Solar3D probably isn’t a company you’re particularly familiar with… at least not yet. The California-based manufacturer has just successfully fabricated a three dimensional solar panel that traps sun light in nano-scale wells on a silicon wafer. Perhaps most exciting, the prototype panel was built using off-the-shelf tech from Panasonic, meaning that the price of mass production shouldn’t be prohibitively high. More testing is needed, but the resulting panels should be up to 50 percent more efficient than current generation 2D ones.
We’ve seen a good number of electronic gloves before, and now researchers at Georgia Tech have devised one to rehabilitate patients who suffer from paralyzing spinal cord injuries while teaching them how to tickle the ivories. Christened Mobile Music Touch, the black mitt pairs with a keyboard and cues individual fingers with vibrations to play notes. The handgear also buzzes constantly for several hours to stimulate recovery while users go about their day, similar to another yellowjacket-developed solution. After treatment, some patients could pick up objects and feel textures they hadn’t been able to — especially remarkable since, according to the university, little improvement is typically seen a year after injuries are sustained. Folks who learned to play the piano with the device also experienced better results than those who did without it. Project leader Dr. Tanya Markow believes that the rehab’s success could be caused by renewed brain activity that sometimes lies dormant.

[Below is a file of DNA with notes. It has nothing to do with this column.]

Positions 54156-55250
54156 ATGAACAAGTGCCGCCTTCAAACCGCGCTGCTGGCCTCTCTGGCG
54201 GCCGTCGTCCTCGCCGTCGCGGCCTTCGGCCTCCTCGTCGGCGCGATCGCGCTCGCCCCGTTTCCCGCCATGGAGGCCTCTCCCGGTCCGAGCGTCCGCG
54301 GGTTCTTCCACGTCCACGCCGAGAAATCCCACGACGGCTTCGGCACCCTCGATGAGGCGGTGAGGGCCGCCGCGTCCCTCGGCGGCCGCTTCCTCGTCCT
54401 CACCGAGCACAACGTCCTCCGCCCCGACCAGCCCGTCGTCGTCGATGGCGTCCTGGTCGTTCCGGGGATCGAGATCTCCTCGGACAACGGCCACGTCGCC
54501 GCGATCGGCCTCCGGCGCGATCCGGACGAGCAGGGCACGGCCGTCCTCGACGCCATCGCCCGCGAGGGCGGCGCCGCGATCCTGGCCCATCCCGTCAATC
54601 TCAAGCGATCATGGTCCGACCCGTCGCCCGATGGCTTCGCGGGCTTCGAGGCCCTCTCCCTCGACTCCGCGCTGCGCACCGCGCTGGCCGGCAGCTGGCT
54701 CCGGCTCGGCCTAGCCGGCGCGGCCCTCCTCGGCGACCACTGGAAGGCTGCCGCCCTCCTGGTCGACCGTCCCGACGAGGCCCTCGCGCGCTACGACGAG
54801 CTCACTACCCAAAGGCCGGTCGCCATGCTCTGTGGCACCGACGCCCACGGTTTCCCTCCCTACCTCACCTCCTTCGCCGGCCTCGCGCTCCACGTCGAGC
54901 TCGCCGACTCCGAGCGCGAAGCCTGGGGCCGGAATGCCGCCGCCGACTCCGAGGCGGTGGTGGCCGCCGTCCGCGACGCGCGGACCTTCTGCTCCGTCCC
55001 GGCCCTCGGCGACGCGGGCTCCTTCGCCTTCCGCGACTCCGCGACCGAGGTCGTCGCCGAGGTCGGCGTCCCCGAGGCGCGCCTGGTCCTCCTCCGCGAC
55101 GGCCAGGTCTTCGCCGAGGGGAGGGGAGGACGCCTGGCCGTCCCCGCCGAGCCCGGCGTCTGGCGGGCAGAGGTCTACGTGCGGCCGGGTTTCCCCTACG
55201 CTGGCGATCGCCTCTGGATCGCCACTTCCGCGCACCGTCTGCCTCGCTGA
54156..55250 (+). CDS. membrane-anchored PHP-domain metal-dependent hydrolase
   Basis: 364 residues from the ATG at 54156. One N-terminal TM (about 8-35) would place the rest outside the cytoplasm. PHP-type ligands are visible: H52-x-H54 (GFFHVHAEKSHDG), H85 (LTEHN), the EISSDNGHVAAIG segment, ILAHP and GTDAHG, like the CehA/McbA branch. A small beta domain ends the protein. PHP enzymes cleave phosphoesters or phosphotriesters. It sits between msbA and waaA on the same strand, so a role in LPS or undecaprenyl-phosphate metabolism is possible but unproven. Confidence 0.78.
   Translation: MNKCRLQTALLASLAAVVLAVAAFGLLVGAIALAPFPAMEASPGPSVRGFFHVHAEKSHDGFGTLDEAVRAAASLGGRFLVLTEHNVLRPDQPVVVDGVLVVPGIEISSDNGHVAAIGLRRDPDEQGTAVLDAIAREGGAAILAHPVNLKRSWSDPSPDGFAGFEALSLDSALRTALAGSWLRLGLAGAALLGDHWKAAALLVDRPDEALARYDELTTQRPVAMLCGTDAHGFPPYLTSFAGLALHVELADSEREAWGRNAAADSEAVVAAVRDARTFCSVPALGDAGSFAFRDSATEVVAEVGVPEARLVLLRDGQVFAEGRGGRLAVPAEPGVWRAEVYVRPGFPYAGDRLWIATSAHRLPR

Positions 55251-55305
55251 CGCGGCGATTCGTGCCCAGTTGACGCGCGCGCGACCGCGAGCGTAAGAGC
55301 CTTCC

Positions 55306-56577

Tasked with mine detection and eradication in the Persian Gulf, the US Navy has sent a fleet of unmanned submarines to help keep the Strait of Hormuz open in Iran. Dubbed the SeaFox, each vehicle houses an underwater TV camera, sonar and a dose of explosives. Tipping the scales at less than 100 pounds, the subs are about four feet in length and are controlled via fiber optic cable that sends the live feed back to the captain of each ship. SeaFoxes can dive to depths of 300 meters and boasts a top speed of six knots. The units are thrust into action from helicopters, small rubber boats and off the rear of minesweepers and are capable of disposing of the aforementioned weapons of both the floating and drifting sort. There is one small catch: the $100,000 submarine destroys itself in the process, making each successful trek a suicide mission of sorts.
SOURCE via LA Times